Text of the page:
Amy ran, staying close to the field’s edge, where she would be harder to pick out. She tried to ignore the pain in her calf where one of the wolves had almost gotten her; tried also to ignore what that might mean come the next full moon.
She snorted, because the odds on living until then were getting shorter by the minute. In the darkness, she couldn’t see as well as them, and she couldn’t run as fast as them, either. Still, anything was better than standing there and waiting to die. A sound came from the left, and Amy dropped to one knee, raising her Browning in a smooth movement and squeezing off a shot that echoed in the surrounding silence. Good, she thought. Maybe the noise would attract attention.
Since there was no yelp of pain, it didn’t seem likely that the shot had hit. Even so, it had probably made them back off for a moment or two. Trying to take advantage of that gap, Amy forced herself back to her feet and started to run again. The road lay this way, or she hoped it did. If she made it that far, it should be easy enough to force a car to stop.
A howl sounded behind her, and the half-mile to the road suddenly seemed more like a hundred. Amy didn’t fire this time. She could guess what they were doing now, trying to scare her into wasting bullets, using up the silver that could hurt them. They were trying to run her ragged too, and, as she fought to keep her breathing even, Amy started to worry that it might be working.
Ahead was a gap in the hedge, leading through to a track way. Did she dare risk it? Of course she should. They already knew where she was, and there was no chance of outrunning them over open ground. With a burst of speed, Amy threw herself through the gap.
A shape barrelled out of the darkness at her, almost too quick to follow. It hit Amy as she turned, knocking her to her back, but she was already firing as it struck her. Shots sounded so close together that Amy couldn’t be certain whether she’d fired twice or three times, but in that moment it didn’t matter. All that mattered was that the furred shape of the wolf slumped from her, allowing her to scramble back to her feet. Turning, she ran once again, knowing that the others wouldn’t wait much longer.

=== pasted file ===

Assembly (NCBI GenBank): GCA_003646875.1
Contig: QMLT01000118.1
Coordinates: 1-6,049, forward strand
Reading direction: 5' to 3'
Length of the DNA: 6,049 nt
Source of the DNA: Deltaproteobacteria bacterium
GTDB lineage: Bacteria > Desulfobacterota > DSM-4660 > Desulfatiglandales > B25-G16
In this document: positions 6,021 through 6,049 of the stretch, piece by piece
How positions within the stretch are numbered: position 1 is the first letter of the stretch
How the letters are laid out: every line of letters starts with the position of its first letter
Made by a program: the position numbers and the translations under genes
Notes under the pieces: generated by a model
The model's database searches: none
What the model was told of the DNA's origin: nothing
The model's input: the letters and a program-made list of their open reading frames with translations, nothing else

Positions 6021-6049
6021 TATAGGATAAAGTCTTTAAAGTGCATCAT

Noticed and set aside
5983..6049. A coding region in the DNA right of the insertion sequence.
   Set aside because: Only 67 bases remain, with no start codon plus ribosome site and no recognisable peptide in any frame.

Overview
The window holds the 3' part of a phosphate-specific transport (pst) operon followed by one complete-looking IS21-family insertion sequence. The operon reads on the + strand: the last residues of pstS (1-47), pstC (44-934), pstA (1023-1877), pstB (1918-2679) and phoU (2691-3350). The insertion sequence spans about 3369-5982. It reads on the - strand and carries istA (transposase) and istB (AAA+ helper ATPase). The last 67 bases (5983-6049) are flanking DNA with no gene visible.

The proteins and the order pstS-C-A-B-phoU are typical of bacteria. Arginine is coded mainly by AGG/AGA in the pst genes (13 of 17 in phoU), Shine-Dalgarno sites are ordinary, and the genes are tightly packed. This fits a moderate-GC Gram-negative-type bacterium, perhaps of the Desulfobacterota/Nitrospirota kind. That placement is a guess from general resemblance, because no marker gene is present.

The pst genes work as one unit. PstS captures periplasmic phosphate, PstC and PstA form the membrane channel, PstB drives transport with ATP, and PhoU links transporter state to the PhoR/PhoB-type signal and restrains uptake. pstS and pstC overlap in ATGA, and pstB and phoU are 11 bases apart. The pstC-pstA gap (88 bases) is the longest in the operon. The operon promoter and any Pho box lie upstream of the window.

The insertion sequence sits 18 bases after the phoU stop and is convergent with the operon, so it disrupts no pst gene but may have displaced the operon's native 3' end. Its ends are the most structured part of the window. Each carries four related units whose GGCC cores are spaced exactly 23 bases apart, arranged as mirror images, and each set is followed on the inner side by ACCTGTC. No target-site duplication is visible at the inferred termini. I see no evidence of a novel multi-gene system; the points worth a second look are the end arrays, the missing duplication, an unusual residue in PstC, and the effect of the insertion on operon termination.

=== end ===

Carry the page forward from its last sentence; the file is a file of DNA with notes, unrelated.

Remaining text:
Amazingly, they held off. Amy didn’t slow, but she did glance round, trying to pinpoint her pursuers. It didn’t do any good of course, because they kept to the shadows, but they let her hear them in brief barks and snarls that seemed to come from everywhere at once. Don’t panic, she reminded herself. Panic was for amateurs, and she was anything but that.
Even so, it was hard to keep from blind flight, especially with the road and the promise of safety so close. Amy cursed as her foot caught on a rock and she almost fell, but she forced herself to keep moving, checking to make sure none of them tried to take advantage of the stumble.
Anger boiled inside her. It shouldn’t be happening like this. She was the hunter, not the hunted. Her anger spoke to her, and Amy listened. She skidded to a halt, spinning into the cover of the hedge, and was rewarded when starlight shone from the eyes of the shifters nearest to her. She fired once, twice, and howls of pain cut through the darkness.
Now she could run. Gathering what was left of her strength, Amy pushed it into a sprint for the road ahead that caught the waiting wolves while they were still darting for cover. Or at least, that’s what she hoped. Her doubts spoke clearly enough then. What if they don’t? Or what if there’s no one passing on the road? How do you even begin to explain this anyway? Ruthlessly, Amy pushed the thoughts from her mind and forced herself to concentrate on nothing but the sound of her feet against the track way.
Light caught her eye away to the right, and Amy realised that someone was coming along the road. She had to hurry. With a last burst of effort, Amy threw herself out into the road, waving her arms in an effort to make herself as visible as possible and hoping desperately that the driver would stop. The sound of screeching brakes filled her ears, and Amy squeezed her eyes shut. There was no chance of getting out of the way, and she had no wish to see death coming if the driver couldn’t stop.
When the sound of the brakes gave way to silence, Amy dared to breathe out again. She considered trying to hide the pistol, but decided against it. The driver would have seen it by now. The only real hope of doing this quickly was to hijack the car and explain afterwards. Amy nodded to herself and opened her eyes.
She looked up into a face that was all too familiar, and then the world went black.